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The Problem With Experiential Learning Many gamification-style learning experiences are designed to encourage extroverted and neurotypical behaviors, which can often lead to further marginalization and a lack of safety for already marginalized people.

By Angela Cox, PhD Edited by Chelsea Brown

Opinions expressed by Entrepreneur contributors are their own.

Many years before I fully understood extrovert and neurotypical privileges, I took part in a variety of experiential learning sessions. The ostensible goal of one of the sessions was to solve a problem as a team in a high-stakes simulation. The underlying goal was to do so in a way that made people trust you and want to work with you. The most "trustworthy" people at the end were the "winners."

The whole thing left a bad taste in my mouth, but it wasn't until I sat down and actually drew up a list of the ways people are encouraged to gain trust and appear "fun to work with" that I was hit with how incredibly exclusionary the entire experience was.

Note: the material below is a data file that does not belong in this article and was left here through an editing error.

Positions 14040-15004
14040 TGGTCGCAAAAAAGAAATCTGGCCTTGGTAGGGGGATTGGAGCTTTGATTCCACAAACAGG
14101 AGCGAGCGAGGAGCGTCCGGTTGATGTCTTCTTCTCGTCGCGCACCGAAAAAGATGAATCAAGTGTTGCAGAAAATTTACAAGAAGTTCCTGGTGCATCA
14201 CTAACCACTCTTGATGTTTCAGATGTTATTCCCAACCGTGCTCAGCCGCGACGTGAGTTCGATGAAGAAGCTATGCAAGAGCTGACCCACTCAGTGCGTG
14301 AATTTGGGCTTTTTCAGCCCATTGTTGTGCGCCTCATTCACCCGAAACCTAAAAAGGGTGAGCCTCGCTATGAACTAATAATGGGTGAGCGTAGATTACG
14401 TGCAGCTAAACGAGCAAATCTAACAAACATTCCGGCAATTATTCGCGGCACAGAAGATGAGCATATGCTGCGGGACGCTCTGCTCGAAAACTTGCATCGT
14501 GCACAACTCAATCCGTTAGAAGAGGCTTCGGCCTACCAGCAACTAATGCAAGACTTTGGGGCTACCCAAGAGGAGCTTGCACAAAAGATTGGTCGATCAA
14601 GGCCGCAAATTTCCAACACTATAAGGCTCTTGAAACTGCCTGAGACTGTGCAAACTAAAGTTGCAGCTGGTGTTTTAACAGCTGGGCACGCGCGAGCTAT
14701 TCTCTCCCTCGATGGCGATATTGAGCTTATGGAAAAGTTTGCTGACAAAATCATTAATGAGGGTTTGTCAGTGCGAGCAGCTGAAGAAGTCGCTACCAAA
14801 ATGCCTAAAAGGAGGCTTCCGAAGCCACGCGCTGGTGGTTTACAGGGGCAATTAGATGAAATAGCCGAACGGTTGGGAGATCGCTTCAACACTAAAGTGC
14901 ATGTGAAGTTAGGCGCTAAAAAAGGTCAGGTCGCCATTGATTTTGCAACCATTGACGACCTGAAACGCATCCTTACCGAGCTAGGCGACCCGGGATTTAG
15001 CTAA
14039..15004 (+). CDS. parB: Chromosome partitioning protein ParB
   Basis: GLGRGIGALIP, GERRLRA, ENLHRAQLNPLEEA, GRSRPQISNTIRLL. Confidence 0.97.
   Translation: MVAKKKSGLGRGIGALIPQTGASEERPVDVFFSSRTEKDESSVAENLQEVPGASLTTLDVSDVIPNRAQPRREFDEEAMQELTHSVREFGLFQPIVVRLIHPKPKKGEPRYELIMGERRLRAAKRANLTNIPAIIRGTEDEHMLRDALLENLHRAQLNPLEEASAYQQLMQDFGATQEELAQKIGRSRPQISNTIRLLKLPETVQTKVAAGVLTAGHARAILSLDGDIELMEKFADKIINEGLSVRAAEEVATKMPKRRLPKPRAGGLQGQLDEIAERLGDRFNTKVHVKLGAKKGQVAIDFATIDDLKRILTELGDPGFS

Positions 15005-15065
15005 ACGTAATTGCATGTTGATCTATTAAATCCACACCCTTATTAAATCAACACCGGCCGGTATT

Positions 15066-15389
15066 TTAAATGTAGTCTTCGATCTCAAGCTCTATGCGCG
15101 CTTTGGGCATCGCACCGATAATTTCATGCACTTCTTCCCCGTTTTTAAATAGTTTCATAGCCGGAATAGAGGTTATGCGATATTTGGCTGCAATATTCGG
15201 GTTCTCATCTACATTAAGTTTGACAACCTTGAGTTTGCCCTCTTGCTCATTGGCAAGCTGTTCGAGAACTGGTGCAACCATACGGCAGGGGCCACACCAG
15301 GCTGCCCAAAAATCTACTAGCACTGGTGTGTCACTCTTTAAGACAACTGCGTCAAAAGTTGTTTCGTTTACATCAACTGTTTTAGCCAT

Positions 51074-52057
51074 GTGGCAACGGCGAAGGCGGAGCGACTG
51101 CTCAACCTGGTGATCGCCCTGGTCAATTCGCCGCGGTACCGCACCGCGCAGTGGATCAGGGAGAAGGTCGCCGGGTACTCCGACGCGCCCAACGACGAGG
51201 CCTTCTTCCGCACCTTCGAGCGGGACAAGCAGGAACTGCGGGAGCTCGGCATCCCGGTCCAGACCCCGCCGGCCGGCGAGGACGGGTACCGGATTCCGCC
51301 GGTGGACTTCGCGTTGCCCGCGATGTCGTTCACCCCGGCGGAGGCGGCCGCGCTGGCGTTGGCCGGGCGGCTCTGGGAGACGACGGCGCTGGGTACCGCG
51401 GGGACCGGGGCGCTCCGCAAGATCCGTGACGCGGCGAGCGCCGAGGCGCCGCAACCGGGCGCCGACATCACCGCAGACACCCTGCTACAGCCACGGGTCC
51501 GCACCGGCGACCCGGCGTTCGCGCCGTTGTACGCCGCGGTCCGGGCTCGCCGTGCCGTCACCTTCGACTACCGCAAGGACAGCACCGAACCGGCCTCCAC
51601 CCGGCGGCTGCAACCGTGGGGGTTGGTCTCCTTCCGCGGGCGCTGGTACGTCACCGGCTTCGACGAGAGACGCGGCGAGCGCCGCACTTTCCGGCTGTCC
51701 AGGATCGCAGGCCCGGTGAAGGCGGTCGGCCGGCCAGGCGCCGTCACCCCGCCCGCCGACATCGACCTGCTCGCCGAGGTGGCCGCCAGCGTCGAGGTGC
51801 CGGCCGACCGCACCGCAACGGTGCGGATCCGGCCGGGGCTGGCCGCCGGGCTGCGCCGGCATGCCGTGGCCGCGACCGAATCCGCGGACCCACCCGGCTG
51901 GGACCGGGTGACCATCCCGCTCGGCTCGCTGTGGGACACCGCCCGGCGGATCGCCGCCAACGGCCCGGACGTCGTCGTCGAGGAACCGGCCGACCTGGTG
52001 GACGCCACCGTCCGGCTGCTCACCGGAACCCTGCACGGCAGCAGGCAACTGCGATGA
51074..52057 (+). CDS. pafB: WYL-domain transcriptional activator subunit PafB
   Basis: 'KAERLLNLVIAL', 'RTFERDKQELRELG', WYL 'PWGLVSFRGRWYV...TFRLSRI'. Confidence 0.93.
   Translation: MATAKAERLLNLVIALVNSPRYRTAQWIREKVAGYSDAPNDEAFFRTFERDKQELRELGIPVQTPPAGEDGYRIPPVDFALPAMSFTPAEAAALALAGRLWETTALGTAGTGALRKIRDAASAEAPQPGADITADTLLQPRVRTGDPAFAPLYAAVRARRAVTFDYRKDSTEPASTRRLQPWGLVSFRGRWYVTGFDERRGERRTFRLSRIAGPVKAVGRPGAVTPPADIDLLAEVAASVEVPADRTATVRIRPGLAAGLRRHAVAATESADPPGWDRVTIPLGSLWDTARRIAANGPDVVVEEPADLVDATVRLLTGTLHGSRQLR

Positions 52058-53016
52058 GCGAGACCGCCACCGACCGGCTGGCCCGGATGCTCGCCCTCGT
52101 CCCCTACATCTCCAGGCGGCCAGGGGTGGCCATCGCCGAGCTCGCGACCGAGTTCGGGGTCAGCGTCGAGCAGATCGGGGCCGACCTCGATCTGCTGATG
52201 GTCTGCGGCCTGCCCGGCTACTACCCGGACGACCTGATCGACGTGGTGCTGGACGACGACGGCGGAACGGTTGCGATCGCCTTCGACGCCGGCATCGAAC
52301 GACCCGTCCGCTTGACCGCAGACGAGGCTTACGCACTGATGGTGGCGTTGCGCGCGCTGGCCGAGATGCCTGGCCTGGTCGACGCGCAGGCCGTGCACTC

A lot of gamification-style learning experiences are designed to encourage extroverted and neurotypical behaviors. Think fast. Move faster. Smile. Sing. Run around. Dress up in funny hats. Think out loud. Problem-solve quickly in the moment. Be gregarious. Be a risk-taker. Collaborate. Collaborate. Collaborate.

If you are not regularly "othered" in the workplace, perhaps these kinds of activities are easy to participate in, maybe even fun. But for marginalized people, creating situations like this can often lead to further marginalization and an alarming lack of safety. In the case of this particular simulation, to remain quiet, observe, and assume a supporting role — which are surely characteristics we also need in the workplace — were surefire ways to get labeled as "untrustworthy."

Related: Why Inclusive Collaboration Is the Answer to a Company's Most Existential Threats

How othering destroys safety

One feature of this kind of learning experience is often the "gotcha" moment. You spend two hours trying to solve a problem only to discover that either your team never had enough context to solve it, or the problem was intentionally unsolvable. Cue the almighty consultant-facilitator to say "Gotcha!" before going on to explain some convoluted moral-of-the-story that equates your learning experience with day-to-day work in your organization.

The lack of psychological safety in this kind of exercise is profoundly problematic. Attempting to get people to modify their behavior without making them safe first is a model destined for failure, and it only exacerbates the pain felt by marginalized groups as their differences are made to feel like causes for reprimand instead of diversity to be honored.